The issue: Opening a bed and breakfast requires a conditional use permit
According to the Lincoln County Unified Development Ordinance, homeowners can open a bed and breakfast in a single-family residential area by obtaining a conditional use permit (CUP), which is ultimately voted on by commissioners based on evidence. In two separate, recent bed and breakfast cases commissioners and planning board members have quibbled over the matter – many saying allowing two families to stay in one house seems to go against the point of having a single-family designation. They say having two families staying in one house that has separate entrances – one for the main living area and one for a private bed and breakfast suite – seems more like a duplex, which has two homes under one roof.
Only one bed and breakfast has been approved in the area, though there’s no indication it’s still in use, according to county staff.
But because CUP cases are quasi-judicial, commissioners have to vote to approve or deny them based on findings of fact. Evidence is submitted by those with standing, including the homeowners/individuals making the request and those neighboring the proposed B&B, to either support or oppose the four findings of fact, which are related to public health and safety, zoning conditions and specifications, property value and nature or character of use.
What it means: A couple gave the board information hoping to open one
At their Sept. 10 meeting, commissioners heard from Mark and Lisa Powell, Denver residents hoping to a build a lakefront home with a private bed and breakfast suite built in.
The couple currently resides in Sailview where they have rented out their entire home through Airbnb nearly 200 times in the last few years.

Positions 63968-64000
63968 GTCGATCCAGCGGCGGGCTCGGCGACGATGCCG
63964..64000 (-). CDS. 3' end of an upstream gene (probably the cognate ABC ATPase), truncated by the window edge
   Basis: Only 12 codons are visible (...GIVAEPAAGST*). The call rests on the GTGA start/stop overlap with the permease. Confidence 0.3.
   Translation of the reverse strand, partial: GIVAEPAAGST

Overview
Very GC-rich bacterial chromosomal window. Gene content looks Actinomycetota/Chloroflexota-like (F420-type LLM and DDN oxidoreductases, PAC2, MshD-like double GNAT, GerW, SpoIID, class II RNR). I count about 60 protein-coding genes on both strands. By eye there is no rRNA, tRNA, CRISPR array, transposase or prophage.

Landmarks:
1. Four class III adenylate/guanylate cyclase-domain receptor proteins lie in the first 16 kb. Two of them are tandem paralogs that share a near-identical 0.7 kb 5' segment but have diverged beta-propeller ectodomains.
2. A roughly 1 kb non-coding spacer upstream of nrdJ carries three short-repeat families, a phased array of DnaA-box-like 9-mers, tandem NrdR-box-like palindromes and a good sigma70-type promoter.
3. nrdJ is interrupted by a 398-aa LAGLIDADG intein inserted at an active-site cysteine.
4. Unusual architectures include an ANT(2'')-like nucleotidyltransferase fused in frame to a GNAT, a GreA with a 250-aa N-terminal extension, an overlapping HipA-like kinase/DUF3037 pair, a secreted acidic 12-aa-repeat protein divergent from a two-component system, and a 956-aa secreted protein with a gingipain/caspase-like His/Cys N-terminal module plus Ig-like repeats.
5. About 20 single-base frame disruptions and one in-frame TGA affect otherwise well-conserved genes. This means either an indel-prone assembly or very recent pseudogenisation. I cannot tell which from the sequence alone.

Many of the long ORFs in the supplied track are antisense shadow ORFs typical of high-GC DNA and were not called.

The Powells bought a 0.8-acre lakefront lot on Windward Point Lane – a private road – in 2013 with the idea of building a home on the water once they retire.
The idea, according to the Powells, was to open a bed and breakfast as a way to create income during their retirement.
The Powells said they intended to continue using sites like Airbnb to offer Lincoln County residents, relatives of locals or tourists a lakefront place to stay.
The couple gave a presentation and offered commissioners a large packet of information that outlined their intent, process for selecting guests, housing plans and more. The couple had planned to build a two-bedroom suite with a large common area – similar to a hotel suite – with a living room and kitchenette. They planned to hire two employees and cap the number of guests at six.
At least one Windward Point Lane neighbor expressed concerns about the potential traffic and safety impact at the Sept. 10 meeting.
What happened: The Powells will not be able to build a bed and breakfast
The planning board took a vote Sept. 10 and ultimately recommended commissioners vote for the CUP request.
At the commissioners Sept. 17 meeting, Commissioner Martin Oakes requested to vote on each of the four findings of fact, rather than approving or denying all four.
The first finding, related to safety, was unanimously denied by commissioners because, Oakes said, after reviewing the previously submitted packet of information, the background check system wasn’t sound enough to guarantee safety. The main issue, he said, was that in the Powell’s policy, they said only the person booking the stay would need to complete and pass a background check through Airbnb – the other guests on that same reservation would not be required to pass a check. The last finding of fact was also denied because commissioners saw no evidence suggesting it would be in harmony with existing uses in the nearby area.
Commissioners approved the other two findings of fact, which stated the project would be in environmental compliance and it wouldn’t harm property value nearby.
Overall, commissioners denied the project based on lack of evidence to support two of the four findings of fact – the project would not have been safe for the area or in harmony with the area based on the evidence that was submitted, according to commissioners.